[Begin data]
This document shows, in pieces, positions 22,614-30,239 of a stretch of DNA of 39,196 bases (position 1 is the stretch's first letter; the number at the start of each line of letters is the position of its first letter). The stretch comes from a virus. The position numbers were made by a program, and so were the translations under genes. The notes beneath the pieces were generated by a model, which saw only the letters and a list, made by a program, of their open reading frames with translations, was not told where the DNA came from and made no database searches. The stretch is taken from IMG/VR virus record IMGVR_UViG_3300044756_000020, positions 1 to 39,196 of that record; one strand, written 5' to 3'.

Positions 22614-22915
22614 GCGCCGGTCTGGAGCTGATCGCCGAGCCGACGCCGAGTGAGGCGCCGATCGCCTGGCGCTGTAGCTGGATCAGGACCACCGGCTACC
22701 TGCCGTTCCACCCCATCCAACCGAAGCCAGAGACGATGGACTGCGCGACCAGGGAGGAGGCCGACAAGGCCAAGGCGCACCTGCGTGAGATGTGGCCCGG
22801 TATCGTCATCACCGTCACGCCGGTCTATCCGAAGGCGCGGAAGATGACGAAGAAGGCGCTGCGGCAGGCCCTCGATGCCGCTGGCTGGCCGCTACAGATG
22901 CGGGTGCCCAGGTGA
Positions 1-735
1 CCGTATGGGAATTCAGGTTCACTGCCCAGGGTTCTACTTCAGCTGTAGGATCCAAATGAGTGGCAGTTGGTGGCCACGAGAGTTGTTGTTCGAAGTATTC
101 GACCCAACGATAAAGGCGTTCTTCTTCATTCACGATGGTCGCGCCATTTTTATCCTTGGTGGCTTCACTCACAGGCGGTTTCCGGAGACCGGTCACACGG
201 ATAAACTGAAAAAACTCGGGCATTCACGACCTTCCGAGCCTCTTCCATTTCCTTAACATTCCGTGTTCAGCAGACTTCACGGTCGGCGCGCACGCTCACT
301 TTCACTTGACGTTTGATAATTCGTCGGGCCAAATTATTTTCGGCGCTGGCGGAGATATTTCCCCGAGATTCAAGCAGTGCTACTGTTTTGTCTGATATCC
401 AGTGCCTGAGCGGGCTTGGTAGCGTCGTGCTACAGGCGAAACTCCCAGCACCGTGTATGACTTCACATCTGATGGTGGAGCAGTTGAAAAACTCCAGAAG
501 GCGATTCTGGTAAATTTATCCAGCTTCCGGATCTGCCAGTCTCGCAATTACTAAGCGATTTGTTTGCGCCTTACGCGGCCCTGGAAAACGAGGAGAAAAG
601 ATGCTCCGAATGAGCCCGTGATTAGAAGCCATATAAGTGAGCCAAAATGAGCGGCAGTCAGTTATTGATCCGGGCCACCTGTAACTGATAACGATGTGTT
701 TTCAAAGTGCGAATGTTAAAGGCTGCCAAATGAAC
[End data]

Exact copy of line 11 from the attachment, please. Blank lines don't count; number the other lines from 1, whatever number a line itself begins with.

301 TTCACTTGACGTTTGATAATTCGTCGGGCCAAATTATTTTCGGCGCTGGCGGAGATATTTCCCCGAGATTCAAGCAGTGCTACTGTTTTGTCTGATATCC